Robert James Dick, Jr., an employee of Blackwater Diving LLC, was conducting an underwater burn on a conductor when he was allegedly injured by an explosion. This event took place on or about June 21 and the explosion allegedly resulted in severe physical damage, psychological trauma, loss of enjoyment and capacity, permanent impairment, and medical expenses for Dick.
The plaintiff was employed by Blackwater as a seaman, a commercial diver, and a crewman of a marine vessel. He has alleged negligence on the part of his employer and is seeking maintenance and cure.
As a part of his suit, Dick has invoked the Jones Act and claimed that Blackwater was negligent in failing to provide a safe workplace and safe equipment. The Jones Act, also known as the Merchant Marine Act of 1920, is a federal statute that provides for the promotion and maintenance of the American merchant marine. The Jones Act specifically applies to shipping between two points of the same country, whether in-land or along the coasts. This is collectively referred to as cabotage. The Act took contemporary legislation regarding the recovery rights of railroad workers and extended the principles therein to sailors of such vessels. It allowed seaman to bring action against ship owners based on claims of unseaworthiness or negligence, rights not afforded by common international maritime law.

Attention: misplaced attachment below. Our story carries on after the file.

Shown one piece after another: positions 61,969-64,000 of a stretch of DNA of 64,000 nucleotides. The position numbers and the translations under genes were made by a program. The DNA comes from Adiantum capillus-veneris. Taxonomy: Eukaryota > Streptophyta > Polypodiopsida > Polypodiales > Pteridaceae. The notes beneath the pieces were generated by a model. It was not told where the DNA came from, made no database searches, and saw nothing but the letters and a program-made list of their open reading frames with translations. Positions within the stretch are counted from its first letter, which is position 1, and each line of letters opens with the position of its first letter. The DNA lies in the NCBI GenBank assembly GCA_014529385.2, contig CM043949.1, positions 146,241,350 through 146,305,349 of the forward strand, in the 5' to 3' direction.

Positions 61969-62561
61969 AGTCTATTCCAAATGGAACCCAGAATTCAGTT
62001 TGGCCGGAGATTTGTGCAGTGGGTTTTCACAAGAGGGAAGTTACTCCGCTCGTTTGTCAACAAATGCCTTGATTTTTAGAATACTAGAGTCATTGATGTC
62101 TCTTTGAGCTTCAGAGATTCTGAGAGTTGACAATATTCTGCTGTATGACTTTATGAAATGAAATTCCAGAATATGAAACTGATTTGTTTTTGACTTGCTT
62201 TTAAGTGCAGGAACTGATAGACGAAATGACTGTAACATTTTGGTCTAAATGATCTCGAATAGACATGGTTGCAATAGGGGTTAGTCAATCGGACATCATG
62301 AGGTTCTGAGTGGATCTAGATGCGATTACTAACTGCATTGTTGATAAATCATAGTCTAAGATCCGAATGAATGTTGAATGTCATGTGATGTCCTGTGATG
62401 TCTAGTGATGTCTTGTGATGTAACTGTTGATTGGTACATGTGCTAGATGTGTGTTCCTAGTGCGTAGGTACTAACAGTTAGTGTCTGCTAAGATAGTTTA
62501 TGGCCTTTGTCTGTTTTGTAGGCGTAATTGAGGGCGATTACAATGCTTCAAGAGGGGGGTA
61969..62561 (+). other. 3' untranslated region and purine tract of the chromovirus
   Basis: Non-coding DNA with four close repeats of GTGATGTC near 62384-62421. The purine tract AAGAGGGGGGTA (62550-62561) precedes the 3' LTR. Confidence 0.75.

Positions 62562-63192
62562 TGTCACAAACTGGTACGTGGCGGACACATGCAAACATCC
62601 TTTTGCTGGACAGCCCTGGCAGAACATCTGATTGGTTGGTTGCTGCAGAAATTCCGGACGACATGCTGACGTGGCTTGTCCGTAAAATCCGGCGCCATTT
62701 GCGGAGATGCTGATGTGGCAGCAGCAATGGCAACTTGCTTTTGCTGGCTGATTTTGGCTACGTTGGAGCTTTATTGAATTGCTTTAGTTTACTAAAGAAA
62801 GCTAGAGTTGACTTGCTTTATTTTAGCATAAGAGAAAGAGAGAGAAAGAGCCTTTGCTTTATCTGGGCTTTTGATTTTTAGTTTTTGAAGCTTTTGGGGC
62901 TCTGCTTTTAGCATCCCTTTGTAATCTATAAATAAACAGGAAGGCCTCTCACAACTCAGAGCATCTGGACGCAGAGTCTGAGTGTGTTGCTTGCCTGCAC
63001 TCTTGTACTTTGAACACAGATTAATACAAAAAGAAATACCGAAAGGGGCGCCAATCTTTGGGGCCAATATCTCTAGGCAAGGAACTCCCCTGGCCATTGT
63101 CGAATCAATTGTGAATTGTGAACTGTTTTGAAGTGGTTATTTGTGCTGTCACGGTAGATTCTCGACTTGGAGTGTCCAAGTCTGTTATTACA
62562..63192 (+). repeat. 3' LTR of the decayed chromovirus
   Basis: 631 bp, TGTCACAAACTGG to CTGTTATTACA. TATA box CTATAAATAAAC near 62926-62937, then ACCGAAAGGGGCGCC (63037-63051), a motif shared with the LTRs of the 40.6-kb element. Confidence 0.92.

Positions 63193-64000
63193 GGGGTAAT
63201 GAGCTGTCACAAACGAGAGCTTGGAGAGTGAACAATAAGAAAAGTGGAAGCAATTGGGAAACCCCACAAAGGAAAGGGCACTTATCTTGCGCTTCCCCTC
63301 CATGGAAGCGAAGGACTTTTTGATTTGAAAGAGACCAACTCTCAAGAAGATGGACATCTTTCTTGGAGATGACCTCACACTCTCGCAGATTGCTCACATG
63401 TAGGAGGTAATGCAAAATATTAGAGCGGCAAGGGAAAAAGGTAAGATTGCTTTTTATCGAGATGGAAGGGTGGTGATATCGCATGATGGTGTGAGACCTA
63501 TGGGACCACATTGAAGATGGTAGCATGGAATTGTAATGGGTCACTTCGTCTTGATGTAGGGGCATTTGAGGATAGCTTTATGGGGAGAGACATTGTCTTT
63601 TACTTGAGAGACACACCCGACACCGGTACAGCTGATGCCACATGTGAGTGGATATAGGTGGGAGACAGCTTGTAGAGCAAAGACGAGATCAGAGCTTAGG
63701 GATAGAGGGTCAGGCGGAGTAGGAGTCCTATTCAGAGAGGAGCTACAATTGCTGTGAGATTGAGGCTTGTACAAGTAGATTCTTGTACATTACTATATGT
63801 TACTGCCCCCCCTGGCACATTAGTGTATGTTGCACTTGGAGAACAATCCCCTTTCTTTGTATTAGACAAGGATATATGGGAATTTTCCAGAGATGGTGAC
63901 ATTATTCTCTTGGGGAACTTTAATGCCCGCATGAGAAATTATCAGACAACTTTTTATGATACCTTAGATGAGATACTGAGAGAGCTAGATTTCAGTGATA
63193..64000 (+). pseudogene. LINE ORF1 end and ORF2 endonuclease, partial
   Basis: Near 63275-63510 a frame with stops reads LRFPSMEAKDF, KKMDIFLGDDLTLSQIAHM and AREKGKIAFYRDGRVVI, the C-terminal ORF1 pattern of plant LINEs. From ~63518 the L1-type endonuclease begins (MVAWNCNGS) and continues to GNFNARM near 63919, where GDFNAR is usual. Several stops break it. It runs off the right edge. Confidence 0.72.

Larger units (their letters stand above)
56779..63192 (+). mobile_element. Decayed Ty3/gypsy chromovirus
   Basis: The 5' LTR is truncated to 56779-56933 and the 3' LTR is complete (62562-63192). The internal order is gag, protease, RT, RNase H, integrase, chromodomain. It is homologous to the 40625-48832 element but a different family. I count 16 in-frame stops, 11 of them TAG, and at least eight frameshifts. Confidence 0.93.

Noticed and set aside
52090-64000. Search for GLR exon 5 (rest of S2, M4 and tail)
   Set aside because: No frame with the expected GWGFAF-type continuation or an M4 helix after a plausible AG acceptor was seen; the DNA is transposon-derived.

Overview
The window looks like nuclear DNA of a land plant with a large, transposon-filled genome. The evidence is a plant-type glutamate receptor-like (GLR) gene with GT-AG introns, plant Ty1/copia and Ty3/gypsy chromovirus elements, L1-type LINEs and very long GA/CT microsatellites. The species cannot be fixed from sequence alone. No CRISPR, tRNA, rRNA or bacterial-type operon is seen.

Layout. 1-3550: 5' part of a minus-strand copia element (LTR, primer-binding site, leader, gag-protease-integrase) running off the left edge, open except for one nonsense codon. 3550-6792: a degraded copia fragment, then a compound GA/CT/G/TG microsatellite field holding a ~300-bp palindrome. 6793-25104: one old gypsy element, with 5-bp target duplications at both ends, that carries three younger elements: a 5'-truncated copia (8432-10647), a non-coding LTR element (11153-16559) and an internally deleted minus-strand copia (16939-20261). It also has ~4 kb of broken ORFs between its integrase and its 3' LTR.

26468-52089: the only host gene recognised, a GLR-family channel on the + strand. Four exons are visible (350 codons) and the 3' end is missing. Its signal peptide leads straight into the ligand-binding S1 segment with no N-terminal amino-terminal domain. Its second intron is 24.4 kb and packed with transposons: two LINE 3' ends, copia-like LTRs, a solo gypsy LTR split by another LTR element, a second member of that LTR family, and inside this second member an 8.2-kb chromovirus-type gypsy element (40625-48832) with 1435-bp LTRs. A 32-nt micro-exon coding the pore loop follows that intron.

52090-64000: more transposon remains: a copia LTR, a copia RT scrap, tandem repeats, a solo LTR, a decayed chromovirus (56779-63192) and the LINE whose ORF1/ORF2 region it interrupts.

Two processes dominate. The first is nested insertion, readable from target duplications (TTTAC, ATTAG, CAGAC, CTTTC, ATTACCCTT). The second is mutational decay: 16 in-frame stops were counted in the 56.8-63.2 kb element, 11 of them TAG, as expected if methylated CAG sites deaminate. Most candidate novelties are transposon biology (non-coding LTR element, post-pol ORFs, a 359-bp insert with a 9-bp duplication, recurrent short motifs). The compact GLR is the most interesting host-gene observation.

In order to be protected by the Jones Act, the Supreme Court rule in Chandris, Inc., v. Latsis that one had to spend at least 30 percent of one’s time in the service of a vessel on navigable waters.
The attorneys at Broussard & David have the knowledge and experience necessary to handle cases of this nature and will fight to obtain fair compensation for your injuries. If you or a loved one has suffered harm because of the negligence of another, contact the attorneys at Broussard & David to discuss your legal rights at (337) 233-2323 (local) or (888) 337-2323 (toll-free).